crude or profane language: Just over a dozen profanities, including slang for a girl’s breasts, several exclamatory uses of God and Jesus’ name.
drug and alcohol content: A bar/pool hall serves drinks. Liz drowns her sorrows in a glass of wine. When Liz’s boss gets drunk at an out-of-town seminar, he proceeds to force himself on her. Ted and Liz both smoke cigarettes almost constantly. At one point, Bobby chides his mother for her habit, which inspires Liz to defend herself by quoting the brand’s obviously lame advertising slogan.
other negative elements: References to a writer "prone to flatulence" yield mildly crude exchanges. There are mixed messages about gambling, some suggesting that it’s a sucker’s game (as when Carol’s mom plays three-card Monty), while others indicate that betting big bucks on long shots could be a legitimate way to get rich quick (Ted earns enough to live on for a while by wagering on a prize fight). Ted’s views of childhood are sweet and romantic, but they’re countered by pessimistic ideas about adulthood ("Sometimes when you’re young, you have moments of such happiness, you think you’re living in someplace magical, like Atlantis must have been ... then we grow up and our hearts break in two"). Sure, idealism fades with maturity, but is growing up necessarily a path to heartbreak? Not if a person’s maturity is given perspective by a relationship with Jesus Christ.
conclusion: If Alfred Hitchcock was correct when he said that "style" is merely self-plagiarism, no one may have a better case against himself than Stephen King. Currently "on trial," Hearts in Atlantis. Exhibit A: Flashback stimulated by an item from the past arriving by mail (The Green Mile). Exhibit B: Story set in the late 1950s or early 1960s told in retrospect through the eyes of an idealistic child on the brink of adulthood (It, Stand By Me). Exhibit C: Kind-hearted character possessing an uncommon ability who is plagued and ultimately undone by said power (The Dead Zone, Carrie, The Green Mile, Firestarter, The Shining, etc.). Exhibit D: Young bullies who get what’s coming to them (Christine, Stand By Me, Sometimes They Come Back, It, etc.).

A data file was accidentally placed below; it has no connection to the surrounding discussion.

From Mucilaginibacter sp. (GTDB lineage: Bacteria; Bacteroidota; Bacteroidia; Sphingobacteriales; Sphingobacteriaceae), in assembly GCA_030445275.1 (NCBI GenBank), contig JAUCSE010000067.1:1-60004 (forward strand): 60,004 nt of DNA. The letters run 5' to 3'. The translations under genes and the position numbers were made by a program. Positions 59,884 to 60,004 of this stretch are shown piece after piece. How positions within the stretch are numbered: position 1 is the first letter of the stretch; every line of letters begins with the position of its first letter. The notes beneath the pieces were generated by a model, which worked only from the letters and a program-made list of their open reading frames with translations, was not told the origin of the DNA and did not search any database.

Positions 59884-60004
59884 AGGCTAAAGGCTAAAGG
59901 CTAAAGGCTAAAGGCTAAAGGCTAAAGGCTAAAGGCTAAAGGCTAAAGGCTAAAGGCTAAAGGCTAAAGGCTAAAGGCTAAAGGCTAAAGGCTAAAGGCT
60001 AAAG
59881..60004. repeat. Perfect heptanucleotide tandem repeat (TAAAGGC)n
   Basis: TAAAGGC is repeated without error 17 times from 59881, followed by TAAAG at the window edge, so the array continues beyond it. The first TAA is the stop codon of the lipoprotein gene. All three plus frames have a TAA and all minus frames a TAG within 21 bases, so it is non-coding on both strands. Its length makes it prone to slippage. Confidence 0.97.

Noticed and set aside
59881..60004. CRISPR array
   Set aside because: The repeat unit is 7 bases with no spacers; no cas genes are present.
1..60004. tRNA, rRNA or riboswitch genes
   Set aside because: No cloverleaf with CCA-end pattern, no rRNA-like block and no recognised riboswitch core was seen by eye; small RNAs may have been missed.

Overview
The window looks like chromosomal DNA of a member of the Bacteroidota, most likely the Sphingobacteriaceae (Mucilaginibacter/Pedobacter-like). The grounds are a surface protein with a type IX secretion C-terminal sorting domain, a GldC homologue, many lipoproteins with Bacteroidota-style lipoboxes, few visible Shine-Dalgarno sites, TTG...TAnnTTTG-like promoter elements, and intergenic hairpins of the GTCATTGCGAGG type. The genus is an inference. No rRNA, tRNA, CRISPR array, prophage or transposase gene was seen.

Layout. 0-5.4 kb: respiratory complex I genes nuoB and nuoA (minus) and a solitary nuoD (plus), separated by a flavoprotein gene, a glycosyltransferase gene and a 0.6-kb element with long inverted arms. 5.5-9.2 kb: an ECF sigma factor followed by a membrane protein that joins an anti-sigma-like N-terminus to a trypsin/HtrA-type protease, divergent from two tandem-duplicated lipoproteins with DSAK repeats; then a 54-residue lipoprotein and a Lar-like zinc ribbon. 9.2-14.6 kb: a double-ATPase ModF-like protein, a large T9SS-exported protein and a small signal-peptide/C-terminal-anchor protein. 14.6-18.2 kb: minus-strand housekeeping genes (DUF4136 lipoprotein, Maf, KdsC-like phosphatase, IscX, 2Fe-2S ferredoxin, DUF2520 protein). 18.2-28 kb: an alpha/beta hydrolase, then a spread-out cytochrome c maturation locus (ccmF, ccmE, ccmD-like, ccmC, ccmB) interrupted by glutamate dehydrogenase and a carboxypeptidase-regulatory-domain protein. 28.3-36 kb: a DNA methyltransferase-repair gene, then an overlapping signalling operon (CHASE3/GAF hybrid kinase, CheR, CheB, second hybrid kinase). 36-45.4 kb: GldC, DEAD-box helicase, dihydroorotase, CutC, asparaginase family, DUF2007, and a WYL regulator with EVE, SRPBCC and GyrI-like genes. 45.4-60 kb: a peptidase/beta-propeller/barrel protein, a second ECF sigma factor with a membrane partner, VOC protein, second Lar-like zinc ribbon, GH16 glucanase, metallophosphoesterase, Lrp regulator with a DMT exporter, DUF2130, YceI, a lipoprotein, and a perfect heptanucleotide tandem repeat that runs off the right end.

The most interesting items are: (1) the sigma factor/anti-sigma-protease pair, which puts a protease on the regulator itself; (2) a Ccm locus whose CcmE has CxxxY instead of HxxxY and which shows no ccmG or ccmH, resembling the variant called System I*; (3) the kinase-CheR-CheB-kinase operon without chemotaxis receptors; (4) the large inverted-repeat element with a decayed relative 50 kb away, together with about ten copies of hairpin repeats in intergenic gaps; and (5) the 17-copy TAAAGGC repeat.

Yet in spite of its over-reliance on King’s decades-old formula, Hearts in Atlantis still manages to pull heartstrings. We care about these people, even if their futures are foretold and their goals remain ambiguous. Oscar-winner Anthony Hopkins gives Ted a lot of depth, warmth and mystery—not an easy combination to pull off. For mature viewers able to work through the film’s intense moments, occasional profanity and obscure talk of psychic powers, there are great messages about friendship, kindness, responsibility to one’s children, respect for elders and the need to keep from prejudging people.
It’s also wonderful to see an 11-year-old boy captivated by the fond reminiscences of a man old enough to be his grandfather, rather than by the latest TV show or video game. Senior citizens possess a wealth of experience, insight and wisdom under-appreciated in modern culture. Intergenerational friendships can be enriching for both young and old, as this film suggests.
For me, there was another unintended benefit: In the wake of terrorist attacks and an uncertain future, I found comfort in the film’s nostalgic snap-shots of mid-twentieth century Americana. A worn-out baseball glove. A kid collecting Coke bottles. Fiery orange maple trees announcing the arrival of autumn. Directed by Scott Hicks (who captured the icy Pacific Northwest masterfully in another period film, Snow Falling on Cedars), the movie temporarily transported me to a safer place, Sputnik notwithstanding.